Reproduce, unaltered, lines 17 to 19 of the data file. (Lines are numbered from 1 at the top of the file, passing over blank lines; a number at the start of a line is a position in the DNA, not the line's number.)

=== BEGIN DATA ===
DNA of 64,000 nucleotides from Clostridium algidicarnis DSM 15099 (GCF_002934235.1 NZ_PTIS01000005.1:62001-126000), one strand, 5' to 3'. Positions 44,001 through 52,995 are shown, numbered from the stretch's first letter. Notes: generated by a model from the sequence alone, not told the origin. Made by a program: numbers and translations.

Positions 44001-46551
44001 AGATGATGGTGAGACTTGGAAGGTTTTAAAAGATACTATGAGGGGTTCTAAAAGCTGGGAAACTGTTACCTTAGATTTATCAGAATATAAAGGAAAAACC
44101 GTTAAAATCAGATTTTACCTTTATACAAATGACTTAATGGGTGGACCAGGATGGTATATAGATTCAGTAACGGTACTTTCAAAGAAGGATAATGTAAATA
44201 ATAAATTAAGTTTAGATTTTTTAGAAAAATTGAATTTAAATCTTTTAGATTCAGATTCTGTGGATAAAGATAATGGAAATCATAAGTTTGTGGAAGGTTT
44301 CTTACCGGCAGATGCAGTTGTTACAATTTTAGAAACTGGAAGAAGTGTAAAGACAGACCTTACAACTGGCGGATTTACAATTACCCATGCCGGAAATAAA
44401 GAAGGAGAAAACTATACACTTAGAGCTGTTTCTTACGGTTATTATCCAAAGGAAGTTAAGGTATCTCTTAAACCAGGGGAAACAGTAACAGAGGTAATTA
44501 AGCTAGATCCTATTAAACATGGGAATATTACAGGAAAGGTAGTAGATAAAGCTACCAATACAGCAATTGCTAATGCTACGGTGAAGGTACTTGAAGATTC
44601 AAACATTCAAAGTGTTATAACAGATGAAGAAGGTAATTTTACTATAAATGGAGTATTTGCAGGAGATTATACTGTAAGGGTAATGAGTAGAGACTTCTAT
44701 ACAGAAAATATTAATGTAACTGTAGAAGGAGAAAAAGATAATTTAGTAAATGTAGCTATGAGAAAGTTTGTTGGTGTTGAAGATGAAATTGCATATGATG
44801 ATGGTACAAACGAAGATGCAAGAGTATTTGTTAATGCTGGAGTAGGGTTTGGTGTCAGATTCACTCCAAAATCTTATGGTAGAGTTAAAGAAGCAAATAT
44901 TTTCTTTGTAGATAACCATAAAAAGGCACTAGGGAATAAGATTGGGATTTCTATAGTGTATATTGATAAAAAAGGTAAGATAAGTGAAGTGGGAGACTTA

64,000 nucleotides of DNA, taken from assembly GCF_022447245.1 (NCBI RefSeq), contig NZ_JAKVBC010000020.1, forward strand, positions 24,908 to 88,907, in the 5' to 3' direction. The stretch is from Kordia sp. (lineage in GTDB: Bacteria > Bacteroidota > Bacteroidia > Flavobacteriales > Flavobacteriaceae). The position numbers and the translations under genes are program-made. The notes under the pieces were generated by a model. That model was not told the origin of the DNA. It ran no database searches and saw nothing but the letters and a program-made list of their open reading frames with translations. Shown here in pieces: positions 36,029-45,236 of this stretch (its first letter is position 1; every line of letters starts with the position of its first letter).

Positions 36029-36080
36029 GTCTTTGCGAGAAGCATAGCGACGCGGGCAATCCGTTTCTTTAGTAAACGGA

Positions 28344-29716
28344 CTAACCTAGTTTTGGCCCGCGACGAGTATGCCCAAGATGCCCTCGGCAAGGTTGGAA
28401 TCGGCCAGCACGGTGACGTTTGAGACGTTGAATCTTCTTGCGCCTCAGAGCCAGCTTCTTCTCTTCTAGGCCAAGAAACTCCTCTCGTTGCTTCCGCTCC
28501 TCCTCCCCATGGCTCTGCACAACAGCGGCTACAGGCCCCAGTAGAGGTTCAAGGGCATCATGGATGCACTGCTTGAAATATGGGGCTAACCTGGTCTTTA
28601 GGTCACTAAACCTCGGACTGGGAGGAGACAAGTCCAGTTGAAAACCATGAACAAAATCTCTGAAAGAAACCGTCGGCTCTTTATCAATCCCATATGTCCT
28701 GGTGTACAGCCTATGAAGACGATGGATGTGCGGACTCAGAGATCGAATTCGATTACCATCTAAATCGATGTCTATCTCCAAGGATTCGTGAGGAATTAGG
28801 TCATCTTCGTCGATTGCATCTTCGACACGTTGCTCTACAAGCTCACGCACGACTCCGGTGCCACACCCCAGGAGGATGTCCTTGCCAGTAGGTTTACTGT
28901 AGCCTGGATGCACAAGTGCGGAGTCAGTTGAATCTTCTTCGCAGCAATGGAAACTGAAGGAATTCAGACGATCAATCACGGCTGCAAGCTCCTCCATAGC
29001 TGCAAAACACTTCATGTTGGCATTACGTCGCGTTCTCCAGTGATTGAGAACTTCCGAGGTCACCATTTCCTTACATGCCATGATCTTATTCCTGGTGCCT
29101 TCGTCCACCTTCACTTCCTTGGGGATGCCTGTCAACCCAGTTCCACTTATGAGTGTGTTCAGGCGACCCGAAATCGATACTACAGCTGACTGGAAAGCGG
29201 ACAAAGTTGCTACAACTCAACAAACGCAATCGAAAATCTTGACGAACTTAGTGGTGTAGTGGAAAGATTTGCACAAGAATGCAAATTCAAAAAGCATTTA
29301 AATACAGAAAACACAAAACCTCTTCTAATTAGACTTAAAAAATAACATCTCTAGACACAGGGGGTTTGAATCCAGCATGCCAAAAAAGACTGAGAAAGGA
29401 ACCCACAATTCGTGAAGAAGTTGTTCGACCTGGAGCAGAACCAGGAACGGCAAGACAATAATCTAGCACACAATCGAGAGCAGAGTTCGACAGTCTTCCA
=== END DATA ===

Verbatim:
28344 CTAACCTAGTTTTGGCCCGCGACGAGTATGCCCAAGATGCCCTCGGCAAGGTTGGAA
28401 TCGGCCAGCACGGTGACGTTTGAGACGTTGAATCTTCTTGCGCCTCAGAGCCAGCTTCTTCTCTTCTAGGCCAAGAAACTCCTCTCGTTGCTTCCGCTCC
28501 TCCTCCCCATGGCTCTGCACAACAGCGGCTACAGGCCCCAGTAGAGGTTCAAGGGCATCATGGATGCACTGCTTGAAATATGGGGCTAACCTGGTCTTTA